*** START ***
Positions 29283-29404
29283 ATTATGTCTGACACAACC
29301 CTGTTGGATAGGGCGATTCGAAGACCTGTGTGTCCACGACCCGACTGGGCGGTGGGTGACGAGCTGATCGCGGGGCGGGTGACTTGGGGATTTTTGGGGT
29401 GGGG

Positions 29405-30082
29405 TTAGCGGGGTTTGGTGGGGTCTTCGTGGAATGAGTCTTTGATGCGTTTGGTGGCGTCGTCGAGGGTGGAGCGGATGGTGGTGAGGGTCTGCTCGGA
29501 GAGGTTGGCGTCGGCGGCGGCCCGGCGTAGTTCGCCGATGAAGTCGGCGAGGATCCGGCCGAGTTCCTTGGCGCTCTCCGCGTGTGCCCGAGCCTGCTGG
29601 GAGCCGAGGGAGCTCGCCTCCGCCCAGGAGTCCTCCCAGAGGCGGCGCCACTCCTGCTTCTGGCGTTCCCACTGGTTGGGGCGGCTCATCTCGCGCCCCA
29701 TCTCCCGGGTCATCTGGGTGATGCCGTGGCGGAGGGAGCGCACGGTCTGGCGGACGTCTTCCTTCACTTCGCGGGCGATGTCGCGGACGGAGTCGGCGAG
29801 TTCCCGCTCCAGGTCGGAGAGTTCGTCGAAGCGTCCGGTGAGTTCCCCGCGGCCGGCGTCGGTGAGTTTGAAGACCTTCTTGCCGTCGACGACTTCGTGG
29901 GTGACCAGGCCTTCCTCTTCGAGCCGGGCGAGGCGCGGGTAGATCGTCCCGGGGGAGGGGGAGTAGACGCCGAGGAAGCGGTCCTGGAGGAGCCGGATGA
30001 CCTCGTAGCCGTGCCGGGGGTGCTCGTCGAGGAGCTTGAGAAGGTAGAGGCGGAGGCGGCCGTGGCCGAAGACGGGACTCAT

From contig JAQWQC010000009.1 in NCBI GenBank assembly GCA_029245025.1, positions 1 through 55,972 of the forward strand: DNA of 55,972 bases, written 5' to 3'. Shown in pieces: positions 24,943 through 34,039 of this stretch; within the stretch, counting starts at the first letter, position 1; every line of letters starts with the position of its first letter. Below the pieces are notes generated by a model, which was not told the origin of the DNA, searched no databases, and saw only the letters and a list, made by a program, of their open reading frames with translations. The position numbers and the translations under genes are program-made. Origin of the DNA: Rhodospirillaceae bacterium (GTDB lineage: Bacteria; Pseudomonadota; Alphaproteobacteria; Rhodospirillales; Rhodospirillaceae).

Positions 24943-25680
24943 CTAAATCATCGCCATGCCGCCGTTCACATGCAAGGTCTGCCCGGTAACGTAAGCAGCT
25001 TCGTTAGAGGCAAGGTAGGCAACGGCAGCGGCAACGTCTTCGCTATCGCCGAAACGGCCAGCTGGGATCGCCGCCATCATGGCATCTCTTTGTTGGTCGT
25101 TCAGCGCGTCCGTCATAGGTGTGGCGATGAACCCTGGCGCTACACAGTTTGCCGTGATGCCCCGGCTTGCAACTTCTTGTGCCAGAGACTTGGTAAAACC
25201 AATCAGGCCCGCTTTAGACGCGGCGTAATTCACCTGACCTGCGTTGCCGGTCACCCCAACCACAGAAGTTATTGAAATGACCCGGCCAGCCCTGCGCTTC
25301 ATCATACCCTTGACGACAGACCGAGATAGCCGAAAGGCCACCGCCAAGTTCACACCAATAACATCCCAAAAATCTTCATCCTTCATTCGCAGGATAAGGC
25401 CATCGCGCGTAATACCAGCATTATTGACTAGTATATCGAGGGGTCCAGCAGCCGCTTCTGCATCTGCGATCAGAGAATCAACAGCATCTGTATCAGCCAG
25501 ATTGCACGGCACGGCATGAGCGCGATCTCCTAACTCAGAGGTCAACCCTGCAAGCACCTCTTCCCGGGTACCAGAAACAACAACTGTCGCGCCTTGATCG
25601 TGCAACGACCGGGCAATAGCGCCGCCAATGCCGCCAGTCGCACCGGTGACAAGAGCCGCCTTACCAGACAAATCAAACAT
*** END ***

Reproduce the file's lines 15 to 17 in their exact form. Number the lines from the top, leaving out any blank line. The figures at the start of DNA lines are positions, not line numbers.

24943 CTAAATCATCGCCATGCCGCCGTTCACATGCAAGGTCTGCCCGGTAACGTAAGCAGCT
25001 TCGTTAGAGGCAAGGTAGGCAACGGCAGCGGCAACGTCTTCGCTATCGCCGAAACGGCCAGCTGGGATCGCCGCCATCATGGCATCTCTTTGTTGGTCGT
25101 TCAGCGCGTCCGTCATAGGTGTGGCGATGAACCCTGGCGCTACACAGTTTGCCGTGATGCCCCGGCTTGCAACTTCTTGTGCCAGAGACTTGGTAAAACC